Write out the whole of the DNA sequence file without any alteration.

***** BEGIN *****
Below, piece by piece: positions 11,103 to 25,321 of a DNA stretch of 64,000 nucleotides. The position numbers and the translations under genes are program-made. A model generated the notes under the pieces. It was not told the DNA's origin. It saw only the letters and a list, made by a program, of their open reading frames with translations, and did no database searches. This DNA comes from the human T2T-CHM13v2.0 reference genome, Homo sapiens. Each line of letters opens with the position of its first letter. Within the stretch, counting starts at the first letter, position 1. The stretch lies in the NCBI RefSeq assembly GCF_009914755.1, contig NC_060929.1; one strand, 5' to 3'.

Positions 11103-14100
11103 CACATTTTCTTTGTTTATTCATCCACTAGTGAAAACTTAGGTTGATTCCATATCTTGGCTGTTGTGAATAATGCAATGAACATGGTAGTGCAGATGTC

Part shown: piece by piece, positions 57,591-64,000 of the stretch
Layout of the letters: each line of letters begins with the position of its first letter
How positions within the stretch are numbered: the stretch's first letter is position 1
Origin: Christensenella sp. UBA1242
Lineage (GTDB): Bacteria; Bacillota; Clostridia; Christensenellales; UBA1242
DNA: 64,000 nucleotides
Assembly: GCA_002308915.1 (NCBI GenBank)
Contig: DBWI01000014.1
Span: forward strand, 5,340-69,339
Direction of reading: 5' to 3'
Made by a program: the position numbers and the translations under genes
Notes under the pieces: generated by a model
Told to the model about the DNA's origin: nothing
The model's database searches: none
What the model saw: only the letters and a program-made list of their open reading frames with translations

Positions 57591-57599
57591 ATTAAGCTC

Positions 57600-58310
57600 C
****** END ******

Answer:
Below, piece by piece: positions 11,103 to 25,321 of a DNA stretch of 64,000 nucleotides. The position numbers and the translations under genes are program-made. A model generated the notes under the pieces. It was not told the DNA's origin. It saw only the letters and a list, made by a program, of their open reading frames with translations, and did no database searches. This DNA comes from the human T2T-CHM13v2.0 reference genome, Homo sapiens. Each line of letters opens with the position of its first letter. Within the stretch, counting starts at the first letter, position 1. The stretch lies in the NCBI RefSeq assembly GCF_009914755.1, contig NC_060929.1; one strand, 5' to 3'.

Positions 11103-14100
11103 CACATTTTCTTTGTTTATTCATCCACTAGTGAAAACTTAGGTTGATTCCATATCTTGGCTGTTGTGAATAATGCAATGAACATGGTAGTGCAGATGTC

Part shown: piece by piece, positions 57,591-64,000 of the stretch
Layout of the letters: each line of letters begins with the position of its first letter
How positions within the stretch are numbered: the stretch's first letter is position 1
Origin: Christensenella sp. UBA1242
Lineage (GTDB): Bacteria; Bacillota; Clostridia; Christensenellales; UBA1242
DNA: 64,000 nucleotides
Assembly: GCA_002308915.1 (NCBI GenBank)
Contig: DBWI01000014.1
Span: forward strand, 5,340-69,339
Direction of reading: 5' to 3'
Made by a program: the position numbers and the translations under genes
Notes under the pieces: generated by a model
Told to the model about the DNA's origin: nothing
The model's database searches: none
What the model saw: only the letters and a program-made list of their open reading frames with translations

Positions 57591-57599
57591 ATTAAGCTC

Positions 57600-58310
57600 C